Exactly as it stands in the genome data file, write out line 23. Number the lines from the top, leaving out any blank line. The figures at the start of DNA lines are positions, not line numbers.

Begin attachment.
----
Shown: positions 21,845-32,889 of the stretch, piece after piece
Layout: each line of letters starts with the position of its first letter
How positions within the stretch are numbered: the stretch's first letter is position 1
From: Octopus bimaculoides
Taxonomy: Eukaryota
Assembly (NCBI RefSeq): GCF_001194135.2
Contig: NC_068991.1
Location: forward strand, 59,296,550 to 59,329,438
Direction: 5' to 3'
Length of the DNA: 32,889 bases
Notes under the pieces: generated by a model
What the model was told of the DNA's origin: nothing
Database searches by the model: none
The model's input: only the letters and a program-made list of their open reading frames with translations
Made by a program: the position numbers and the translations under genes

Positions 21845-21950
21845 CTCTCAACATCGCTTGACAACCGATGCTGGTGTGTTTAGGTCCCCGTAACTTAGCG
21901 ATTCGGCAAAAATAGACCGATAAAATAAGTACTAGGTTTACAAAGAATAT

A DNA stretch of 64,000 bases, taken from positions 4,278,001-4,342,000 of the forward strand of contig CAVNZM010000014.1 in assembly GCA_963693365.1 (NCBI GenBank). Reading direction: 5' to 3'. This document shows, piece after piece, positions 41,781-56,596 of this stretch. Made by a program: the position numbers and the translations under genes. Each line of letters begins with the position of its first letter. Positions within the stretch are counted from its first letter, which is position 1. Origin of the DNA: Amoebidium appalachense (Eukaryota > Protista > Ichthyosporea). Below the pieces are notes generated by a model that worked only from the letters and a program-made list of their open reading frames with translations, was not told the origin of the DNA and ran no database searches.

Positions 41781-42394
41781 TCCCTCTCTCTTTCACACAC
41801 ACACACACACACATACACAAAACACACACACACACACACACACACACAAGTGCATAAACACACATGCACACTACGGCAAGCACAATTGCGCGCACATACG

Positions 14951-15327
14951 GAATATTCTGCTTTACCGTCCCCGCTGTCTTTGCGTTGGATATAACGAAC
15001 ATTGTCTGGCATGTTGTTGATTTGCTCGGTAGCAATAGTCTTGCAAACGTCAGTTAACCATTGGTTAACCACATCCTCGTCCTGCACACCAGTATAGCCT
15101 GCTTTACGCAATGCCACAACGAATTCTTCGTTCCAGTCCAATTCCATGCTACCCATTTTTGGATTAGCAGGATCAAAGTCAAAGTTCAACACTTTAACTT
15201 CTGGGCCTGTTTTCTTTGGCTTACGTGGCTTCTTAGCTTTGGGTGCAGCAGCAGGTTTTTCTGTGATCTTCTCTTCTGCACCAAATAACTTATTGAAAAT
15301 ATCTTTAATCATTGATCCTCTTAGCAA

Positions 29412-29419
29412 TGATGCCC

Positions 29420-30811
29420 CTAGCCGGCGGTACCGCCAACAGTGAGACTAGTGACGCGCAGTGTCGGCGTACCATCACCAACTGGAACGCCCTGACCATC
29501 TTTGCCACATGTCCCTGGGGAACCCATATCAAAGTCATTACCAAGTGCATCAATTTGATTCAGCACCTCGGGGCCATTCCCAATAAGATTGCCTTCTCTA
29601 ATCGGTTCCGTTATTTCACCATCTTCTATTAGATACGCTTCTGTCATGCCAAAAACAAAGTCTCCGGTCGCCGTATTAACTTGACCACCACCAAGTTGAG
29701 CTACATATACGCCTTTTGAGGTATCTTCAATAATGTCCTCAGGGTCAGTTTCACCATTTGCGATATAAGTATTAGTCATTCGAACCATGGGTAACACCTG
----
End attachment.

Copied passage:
Positions 14951-15327